“The amount of talent that is out here on the women’s side is a huge improvement and that’s completely a result of Title IX,” Hughes said. “I just think the original idea (of Title IX), which was a good one, has been overcooked. The problem is that it’s too easy for athletic departments to get rid of men’s golf teams. A lot of athletic directors can use the dropping of men’s golf to show that they’re moving their university into complying with Title IX legislation.
“The government likes to say that it’s up to each athletic department to make these decisions. Title IX is making it necessary for each school to make that decision.”
After Eastern Washington and Portland State announced they would drop their men’s teams after last season, the Big Sky Conference – left with only three schools that field men’s golf teams – said it would no longer recognize men’s golf as a core sport. That easily could lead other conference members to also eliminate the sport.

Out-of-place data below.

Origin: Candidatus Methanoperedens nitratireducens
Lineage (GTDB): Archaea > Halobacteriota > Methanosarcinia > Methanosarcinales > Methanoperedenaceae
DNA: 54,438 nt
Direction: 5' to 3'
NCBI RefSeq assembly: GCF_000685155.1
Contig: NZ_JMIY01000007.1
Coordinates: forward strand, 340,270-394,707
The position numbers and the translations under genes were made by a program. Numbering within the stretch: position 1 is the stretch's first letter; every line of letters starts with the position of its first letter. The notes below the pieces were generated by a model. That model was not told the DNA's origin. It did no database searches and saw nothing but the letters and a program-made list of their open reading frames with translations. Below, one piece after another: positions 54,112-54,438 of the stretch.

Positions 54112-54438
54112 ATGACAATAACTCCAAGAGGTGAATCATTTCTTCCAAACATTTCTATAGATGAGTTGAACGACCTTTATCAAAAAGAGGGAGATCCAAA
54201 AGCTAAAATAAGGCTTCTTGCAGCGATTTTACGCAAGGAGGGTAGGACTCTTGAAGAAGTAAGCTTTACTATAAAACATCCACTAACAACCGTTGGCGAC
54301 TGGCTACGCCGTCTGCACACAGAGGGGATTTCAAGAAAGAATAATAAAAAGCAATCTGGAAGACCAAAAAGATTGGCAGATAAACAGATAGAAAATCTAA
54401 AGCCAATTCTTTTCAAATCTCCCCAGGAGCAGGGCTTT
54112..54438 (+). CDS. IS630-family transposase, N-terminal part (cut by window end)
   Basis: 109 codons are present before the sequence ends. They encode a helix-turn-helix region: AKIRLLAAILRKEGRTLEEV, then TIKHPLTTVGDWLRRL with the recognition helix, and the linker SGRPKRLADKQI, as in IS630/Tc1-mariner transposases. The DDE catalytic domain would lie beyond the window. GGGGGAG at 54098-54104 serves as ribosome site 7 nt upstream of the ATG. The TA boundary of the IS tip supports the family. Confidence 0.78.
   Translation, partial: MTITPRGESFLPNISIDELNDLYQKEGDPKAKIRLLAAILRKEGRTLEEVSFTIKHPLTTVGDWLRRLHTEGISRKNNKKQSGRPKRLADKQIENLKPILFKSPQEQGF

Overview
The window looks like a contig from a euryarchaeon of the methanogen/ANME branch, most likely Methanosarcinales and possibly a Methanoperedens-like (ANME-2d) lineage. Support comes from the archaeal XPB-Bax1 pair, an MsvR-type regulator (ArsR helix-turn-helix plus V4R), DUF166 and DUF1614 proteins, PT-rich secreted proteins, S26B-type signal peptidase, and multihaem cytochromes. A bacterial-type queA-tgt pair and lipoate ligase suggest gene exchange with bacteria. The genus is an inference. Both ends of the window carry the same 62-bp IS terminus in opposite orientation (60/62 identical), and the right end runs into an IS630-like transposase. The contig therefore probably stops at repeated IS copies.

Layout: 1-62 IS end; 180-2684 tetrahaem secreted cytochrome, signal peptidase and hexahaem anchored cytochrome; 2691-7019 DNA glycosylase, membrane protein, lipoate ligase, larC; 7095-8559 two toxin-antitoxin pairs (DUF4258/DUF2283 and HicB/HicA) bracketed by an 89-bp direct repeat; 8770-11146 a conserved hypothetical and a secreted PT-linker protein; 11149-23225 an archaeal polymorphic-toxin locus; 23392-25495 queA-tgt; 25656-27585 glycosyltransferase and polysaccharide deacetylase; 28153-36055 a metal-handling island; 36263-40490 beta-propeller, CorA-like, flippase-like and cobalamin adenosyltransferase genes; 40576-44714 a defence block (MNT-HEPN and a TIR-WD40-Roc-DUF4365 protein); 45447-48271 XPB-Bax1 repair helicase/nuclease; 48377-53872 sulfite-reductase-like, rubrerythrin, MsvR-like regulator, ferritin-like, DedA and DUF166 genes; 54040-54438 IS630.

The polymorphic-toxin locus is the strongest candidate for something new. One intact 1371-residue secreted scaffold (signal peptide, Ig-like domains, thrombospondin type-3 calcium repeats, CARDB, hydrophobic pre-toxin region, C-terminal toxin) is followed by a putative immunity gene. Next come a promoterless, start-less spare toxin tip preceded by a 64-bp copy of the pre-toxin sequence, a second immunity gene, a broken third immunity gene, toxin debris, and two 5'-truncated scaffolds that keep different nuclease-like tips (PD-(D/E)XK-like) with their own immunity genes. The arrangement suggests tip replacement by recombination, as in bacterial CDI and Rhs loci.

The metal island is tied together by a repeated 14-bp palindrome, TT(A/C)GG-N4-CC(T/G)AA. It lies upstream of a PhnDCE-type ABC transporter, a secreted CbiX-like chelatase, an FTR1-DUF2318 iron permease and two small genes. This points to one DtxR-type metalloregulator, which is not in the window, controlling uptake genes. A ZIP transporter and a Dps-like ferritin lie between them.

“Why would you (eliminate) men’s golf as a core sport if there wasn’t a piece of legislation to tell you to do so?” Hughes said.
On the positive side, Columbia University, Old Dominion and the University of Virginia all will add women’s golf teams in 2003-04.
The Big East Conference plans to recognize women’s golf as its 23rd sport starting next year, with six schools participating: Boston College, Georgetown, Miami, Notre Dame, Rutgers and St. Johns. (Miami is the highest-profile school without a men’s team. It was dissolved in 1992, partially for Title IX reasons.)
Although men’s golf programs – which have relatively low costs and fewer scholarships when compared with other sports – have been affected over the last decade, wrestling has been hit the hardest by schools’ attempts to meet proportionality standards. Eliminating a wrestling program can reduce the number of male athletes at a school by 25 to 30.
In 1982, there were 363 wrestling programs in Divisions I, II and III, including 146 in Division I. By 2001, the numbers had dwindled to 225 programs, 87 in Division I.
Today, there are nearly 2,000 fewer college wrestlers than 20 years earlier, a dropoff that is no doubt a byproduct of Title IX. Such numbers are something even Title IX’s staunchest backers don’t like to see.